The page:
Ergonomic interventions (physical and organisational) are used to prevent or reduce low back pain (LBP) and neck pain among workers. We conducted a systematic review of randomised controlled trials (RCTs) on the effectiveness of ergonomic interventions. A total of 10 RCTs met the inclusion criteria. There was low to moderate quality evidence that physical and organisational ergonomic interventions were not more effective than no ergonomic intervention on short and long term LBP and neck pain incidence/prevalence, and short and long term LBP intensity. There was low quality evidence that a physical ergonomic intervention was significantly more effective for reducing neck pain intensity in the short term (ie, curved or flat seat pan chair) and the long term (ie, arm board) than no ergonomic intervention. The limited number of RCTs included make it difficult to answer our broad research question and the results should be interpreted with care. This review, however, provides a solid overview of the high quality epidemiological evidence on the (usually lack of) effectiveness of ergonomic interventions on LBP and neck pain.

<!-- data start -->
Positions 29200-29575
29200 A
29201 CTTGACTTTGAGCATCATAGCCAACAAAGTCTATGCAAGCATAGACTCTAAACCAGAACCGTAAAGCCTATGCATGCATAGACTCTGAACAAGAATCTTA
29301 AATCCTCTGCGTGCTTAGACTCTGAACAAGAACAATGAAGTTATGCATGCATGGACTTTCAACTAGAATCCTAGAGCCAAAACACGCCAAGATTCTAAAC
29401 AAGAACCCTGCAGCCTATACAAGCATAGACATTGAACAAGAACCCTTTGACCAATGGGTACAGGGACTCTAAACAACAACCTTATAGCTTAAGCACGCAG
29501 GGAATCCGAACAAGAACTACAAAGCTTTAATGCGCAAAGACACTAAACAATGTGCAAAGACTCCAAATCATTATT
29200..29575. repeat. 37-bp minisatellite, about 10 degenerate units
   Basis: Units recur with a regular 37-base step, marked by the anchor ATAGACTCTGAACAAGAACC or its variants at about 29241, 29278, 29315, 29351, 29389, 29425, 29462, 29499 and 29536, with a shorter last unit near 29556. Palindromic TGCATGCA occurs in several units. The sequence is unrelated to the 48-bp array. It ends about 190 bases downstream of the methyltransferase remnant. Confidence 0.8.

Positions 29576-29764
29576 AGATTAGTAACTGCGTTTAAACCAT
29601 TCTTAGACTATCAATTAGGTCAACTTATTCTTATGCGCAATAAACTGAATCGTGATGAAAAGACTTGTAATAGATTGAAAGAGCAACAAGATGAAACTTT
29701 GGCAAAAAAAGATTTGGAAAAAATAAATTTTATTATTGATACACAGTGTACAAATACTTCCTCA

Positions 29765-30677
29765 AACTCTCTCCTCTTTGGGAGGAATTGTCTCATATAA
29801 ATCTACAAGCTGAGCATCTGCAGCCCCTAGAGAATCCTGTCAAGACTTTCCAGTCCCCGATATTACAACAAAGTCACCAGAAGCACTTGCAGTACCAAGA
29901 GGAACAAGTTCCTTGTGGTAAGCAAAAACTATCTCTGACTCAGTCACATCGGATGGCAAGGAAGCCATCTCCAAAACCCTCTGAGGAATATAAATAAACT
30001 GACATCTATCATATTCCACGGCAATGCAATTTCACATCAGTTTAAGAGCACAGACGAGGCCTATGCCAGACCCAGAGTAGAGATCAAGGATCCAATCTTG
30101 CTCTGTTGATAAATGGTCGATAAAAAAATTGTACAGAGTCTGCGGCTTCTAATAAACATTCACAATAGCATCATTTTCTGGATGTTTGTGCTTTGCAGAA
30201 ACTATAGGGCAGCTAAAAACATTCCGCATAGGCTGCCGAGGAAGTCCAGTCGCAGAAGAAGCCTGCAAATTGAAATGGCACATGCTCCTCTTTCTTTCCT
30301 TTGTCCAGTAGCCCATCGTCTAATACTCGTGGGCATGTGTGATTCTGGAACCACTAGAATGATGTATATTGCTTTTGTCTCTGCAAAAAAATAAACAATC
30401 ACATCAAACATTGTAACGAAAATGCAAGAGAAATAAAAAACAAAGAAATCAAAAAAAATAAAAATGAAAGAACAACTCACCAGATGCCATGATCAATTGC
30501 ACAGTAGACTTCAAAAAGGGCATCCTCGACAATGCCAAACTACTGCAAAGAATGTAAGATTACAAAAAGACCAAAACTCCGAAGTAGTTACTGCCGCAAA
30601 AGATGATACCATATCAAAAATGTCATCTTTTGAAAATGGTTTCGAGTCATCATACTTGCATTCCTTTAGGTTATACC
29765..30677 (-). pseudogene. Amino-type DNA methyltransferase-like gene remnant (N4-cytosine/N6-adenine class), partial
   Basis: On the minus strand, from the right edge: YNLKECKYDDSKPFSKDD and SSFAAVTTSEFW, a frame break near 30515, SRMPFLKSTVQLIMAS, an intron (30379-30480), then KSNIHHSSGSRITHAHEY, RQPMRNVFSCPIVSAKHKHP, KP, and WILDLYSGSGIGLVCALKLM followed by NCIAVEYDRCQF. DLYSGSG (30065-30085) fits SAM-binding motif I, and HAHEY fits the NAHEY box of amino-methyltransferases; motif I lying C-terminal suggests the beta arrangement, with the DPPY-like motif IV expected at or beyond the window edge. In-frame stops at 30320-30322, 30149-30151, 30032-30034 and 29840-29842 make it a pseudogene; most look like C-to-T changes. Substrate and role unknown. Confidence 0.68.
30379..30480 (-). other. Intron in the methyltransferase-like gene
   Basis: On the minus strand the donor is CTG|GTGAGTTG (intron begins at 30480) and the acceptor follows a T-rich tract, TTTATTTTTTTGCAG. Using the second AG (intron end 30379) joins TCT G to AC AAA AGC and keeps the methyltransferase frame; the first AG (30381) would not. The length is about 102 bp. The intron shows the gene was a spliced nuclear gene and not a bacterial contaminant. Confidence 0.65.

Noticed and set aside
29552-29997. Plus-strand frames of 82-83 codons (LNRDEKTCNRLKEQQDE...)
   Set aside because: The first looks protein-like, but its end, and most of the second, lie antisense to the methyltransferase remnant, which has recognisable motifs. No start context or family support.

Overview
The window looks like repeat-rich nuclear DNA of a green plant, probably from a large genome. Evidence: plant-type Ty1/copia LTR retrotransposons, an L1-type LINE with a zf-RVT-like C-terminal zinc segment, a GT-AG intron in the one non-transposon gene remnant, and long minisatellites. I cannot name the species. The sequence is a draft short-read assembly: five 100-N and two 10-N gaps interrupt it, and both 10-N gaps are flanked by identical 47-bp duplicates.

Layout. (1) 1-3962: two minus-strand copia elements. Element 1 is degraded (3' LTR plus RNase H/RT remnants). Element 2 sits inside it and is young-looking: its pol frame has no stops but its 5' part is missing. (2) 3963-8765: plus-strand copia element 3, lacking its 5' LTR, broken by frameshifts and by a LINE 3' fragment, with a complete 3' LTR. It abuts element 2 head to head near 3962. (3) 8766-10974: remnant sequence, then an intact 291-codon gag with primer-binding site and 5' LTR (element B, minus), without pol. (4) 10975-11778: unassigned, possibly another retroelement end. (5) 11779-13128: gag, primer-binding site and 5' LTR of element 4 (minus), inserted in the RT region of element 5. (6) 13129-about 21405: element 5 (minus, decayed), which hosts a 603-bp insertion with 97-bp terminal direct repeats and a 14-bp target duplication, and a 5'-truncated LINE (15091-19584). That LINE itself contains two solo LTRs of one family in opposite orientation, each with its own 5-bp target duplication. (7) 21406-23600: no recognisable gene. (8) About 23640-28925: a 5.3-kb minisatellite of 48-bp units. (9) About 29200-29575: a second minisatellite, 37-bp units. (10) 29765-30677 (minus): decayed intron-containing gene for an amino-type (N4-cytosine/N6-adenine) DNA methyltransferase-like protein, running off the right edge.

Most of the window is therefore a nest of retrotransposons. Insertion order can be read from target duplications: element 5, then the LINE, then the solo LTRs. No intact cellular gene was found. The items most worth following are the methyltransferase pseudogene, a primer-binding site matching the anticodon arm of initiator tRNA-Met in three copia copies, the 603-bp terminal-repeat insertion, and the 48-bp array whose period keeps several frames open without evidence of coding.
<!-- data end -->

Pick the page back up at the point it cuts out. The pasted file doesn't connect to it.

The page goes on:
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Funding This study received funding from The Netherlands Organisation for Health Research and Development (ZONMW).
Competing interests None.
Provenance and peer review Not commissioned; externally peer reviewed.
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